The secret egrets

[This post was written but never posted after a trip to Florida in 2019, and recently updated to include Maine.]

Florida has three white egrets, the Snowy Egret, the Great Egret and the Cattle Egret. The Cattle Egret follows behind cattle for the insects stirred up by their passing, and in Florida they have learnt to follow the suburban lawnmowers instead!

This Great Egret flew through the swamp, thoughtfully doing a heron fly-past for my benefit:

Egret and heron

The smaller Snowy Egret is an exquisite little bird, equally at home in the swamp

Snowy egret

or by the seashore

Snowy egret

This one is actually running after its prey in the surf, instead of just standing still and waiting for its victim to come into range.

Those flowing plumes on the back of the head are the source of the name “egret”, after the French “aigrette”, for an ornament made of feathers.

These became so popular in the 19th and early 20th centuries that vast numbers of birds, especially in Florida, were shot to supply the fashion world. Eventually, the trade was brought to a halt in America by a successful campaign spearheaded by women:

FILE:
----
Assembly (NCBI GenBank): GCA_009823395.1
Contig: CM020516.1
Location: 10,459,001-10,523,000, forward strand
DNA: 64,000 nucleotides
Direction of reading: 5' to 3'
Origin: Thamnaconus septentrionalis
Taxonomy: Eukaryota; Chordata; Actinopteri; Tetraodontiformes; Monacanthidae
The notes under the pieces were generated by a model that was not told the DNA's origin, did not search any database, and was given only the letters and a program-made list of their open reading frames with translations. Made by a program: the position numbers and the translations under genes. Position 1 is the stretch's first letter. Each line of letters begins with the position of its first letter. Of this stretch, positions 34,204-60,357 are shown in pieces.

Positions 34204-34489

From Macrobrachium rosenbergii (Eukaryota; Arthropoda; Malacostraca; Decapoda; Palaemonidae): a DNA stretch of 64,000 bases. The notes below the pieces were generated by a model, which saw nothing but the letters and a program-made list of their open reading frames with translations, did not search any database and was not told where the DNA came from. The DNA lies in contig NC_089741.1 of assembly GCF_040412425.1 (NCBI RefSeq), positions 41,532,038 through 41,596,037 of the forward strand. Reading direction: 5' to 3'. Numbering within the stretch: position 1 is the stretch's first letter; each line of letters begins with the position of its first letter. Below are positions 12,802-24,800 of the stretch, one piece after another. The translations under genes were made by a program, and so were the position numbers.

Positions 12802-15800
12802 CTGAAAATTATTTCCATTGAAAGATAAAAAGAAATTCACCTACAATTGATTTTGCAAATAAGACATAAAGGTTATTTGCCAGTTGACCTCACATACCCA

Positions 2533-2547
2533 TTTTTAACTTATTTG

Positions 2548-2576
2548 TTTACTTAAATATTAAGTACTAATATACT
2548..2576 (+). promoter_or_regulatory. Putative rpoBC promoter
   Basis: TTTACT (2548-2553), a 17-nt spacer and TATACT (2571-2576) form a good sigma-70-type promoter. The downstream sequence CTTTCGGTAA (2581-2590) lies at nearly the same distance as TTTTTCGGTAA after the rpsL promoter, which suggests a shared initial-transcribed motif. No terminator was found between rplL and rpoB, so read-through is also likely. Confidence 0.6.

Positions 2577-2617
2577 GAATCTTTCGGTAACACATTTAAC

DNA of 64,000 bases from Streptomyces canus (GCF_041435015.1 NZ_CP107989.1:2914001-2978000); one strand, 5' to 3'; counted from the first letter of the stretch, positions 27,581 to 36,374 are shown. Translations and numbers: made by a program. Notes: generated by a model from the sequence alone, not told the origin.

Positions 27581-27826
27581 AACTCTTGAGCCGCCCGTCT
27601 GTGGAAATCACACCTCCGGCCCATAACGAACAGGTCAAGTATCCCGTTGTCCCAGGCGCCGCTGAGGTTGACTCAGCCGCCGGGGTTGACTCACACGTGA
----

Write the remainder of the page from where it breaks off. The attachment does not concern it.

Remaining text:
PS: The Snowy Egret, Egretta thula, might remind you of the Little Egret, Egretta garzetta, of Europe and Africa, but they are different species, and the Great White Egret, Ardea alba egretta, is not even in the same genus, but more closely related to the herons.

PPS: Even the more pedestrian Cattle Egret, Bubulcus ibis, can be exciting out of context. In April I saw one in a flooded field in Maine, well north and inland of where it was supposed to be. It was in breeding plumage (the reddish areas), and the last breeding egrets seen in Maine were on the coast in 1995. It has never been reported in Oxford County on eBird until this sighting.

It was hunting in a flooded field, where it caught a small snake or huge worm:

Not to worry, though, their population is secure: even if Maine is a stretch, they famously expanded their range at explosive speed throughout North America during the 20th century, so they are a success story in the world of birds. Their populations reached saturation in many places, and then declined again, but they are classified as of Least Concern.

3 thoughts on “The secret egrets”

  1. ‘Great’ photos of such elegant birds. There’s a wildlife area 7 miles from here…old cranberry bogs, where there are herons & snowies & once I spotted a green heron.


  2. I used to see so many where I lived before moving back to my home town. I truly miss them. They are so beautiful, and my mother’s favorite bird along with the Crow.


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